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By Nick Wakeman

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Nick Wakeman

DOD sticks with gateway challenge for potential JEDI cloud competitors

As the Defense Department moves forward with the multi-billion dollar JEDI procurement, they are sticking with a threshold approach that bidders must clear before they can be considered for award.

A bidder has to be rated as “acceptable” in all eight subfactors of factor one, known as the Gate Evaluation Criteria.

Those subfactors described in Section M of the draft solicitation include:

  • Elastic usage
  • High availability and failover
  • Commerciality
  • Offering independence
  • Automation
  • Commercial cloud offering marketplace
  • Data
  • Identity and access management

Section L of the draft goes into more detail of each. In the high availability and failover subfactor for example, a bidder has to show that the data centers being proposed have automated failover to one another of computing, network and storage services. There needs to be at least three physical data centers in the proposals.

DOD also wants bidders to shows that their less than 50 percent of their revenue comes from the federal government. They want Securities and Exchange Commission filings or equivalent documentation to prove this.

For the commercial cloud offering, DOD wants bidders to demonstrate that the end-users can access, acquire and deploy services. Those include third-party services for platform or software as a service.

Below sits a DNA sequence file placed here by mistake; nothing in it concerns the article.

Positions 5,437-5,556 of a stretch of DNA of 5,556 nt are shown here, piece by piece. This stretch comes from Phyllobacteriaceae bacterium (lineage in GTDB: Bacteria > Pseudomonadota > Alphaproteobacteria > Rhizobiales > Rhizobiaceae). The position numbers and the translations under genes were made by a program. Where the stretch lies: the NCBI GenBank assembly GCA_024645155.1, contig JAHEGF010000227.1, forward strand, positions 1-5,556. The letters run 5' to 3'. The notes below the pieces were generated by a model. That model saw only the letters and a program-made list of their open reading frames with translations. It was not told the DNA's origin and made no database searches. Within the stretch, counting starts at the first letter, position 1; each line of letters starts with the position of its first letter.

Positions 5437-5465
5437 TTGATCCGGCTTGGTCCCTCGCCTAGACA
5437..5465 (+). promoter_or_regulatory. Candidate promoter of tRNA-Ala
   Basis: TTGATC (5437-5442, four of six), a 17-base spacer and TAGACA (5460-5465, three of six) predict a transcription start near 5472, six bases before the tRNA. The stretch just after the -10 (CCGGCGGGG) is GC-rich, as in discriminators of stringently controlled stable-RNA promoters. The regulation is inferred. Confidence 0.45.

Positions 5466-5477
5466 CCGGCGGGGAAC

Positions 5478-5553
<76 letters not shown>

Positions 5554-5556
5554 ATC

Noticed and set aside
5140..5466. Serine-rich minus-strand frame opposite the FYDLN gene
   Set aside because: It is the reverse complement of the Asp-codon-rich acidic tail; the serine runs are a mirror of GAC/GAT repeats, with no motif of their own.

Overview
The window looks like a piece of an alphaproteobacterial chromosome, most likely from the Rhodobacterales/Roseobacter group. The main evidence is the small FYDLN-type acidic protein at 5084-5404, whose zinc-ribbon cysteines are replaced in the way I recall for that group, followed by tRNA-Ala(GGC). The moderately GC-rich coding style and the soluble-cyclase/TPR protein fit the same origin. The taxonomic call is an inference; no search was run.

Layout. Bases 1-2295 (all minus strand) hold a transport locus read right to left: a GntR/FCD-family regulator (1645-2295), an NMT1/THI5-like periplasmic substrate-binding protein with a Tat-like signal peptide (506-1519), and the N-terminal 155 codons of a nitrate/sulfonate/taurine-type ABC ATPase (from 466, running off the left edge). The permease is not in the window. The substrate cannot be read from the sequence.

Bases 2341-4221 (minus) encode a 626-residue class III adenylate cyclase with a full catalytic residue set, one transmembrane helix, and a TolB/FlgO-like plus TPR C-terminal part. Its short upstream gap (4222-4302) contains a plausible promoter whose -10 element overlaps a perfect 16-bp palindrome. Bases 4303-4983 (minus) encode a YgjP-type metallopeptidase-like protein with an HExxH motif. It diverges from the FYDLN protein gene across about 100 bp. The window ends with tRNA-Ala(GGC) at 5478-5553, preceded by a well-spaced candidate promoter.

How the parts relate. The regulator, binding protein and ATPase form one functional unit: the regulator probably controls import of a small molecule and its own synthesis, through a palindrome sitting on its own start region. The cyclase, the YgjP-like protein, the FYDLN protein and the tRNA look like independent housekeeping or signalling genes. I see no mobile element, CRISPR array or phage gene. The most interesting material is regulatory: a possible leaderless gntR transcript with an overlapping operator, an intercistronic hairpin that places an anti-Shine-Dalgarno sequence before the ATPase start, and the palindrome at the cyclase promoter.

Once you get through that gateway, other factors that bidders will be evaluated against include:

  • Logical isolation and secure data transfer
  • Tactical edge
  • Information security and access controls
  • Application and data hosting and portability
  • Management
  • Task orders
  • Small business
  • Demonstrations
  • Price

Price is the least important of all of the factors. DOD says it will use a best value process, so they might pick the lowest priced but also could pick a higher price. They can pick a proposal with a lower technical rating than other bids. It all depends on what delivers the best value to the government.

When DOD picks the JEDI winner, they will award the first two task orders. One task order will be for planning activities and integration of the provisioning tool that DOD plans to use to acquire cloud services through JEDI.

The second task order is for infrastructure as a service and platform as a service to create a production environment for future projects.

Also in the revision from draft one to two, DOD lowered the small business requirement and narrowed the scope of where it applies.

In draft one, DOD said that 30 percent of the total contract value would go to small businesses. But in draft two, they lowered that to 20 percent and it applies to only two contract line item numbers -- CLINs x00401 and x00501. These covered unclassified cloud support and portability.

Still missing from the draft RFP are requirements for migration and transition support services, which DOD says is outside the scope of JEDI. This topic came up several times in the question and responses that DOD released with the new draft.

Draft two in all likelihood will be the final draft before the final solicitation is released in May. DOD still needs to file several reports with Congress justifying its single-award strategy.

Comments on draft two are due by April 30. A final solicitation is anticipated for early May. Those DOD reports to Congress are due around May 25.

Posted by Nick Wakeman on Apr 17, 2018 at 12:05 PM


Reader Comments

Wed, Apr 18, 2018

What does everyone think the odds are of this contract actually going forward given issues raised in the Q&A such as transition being out of scope and lack of objective metrics and evaluation criteria?

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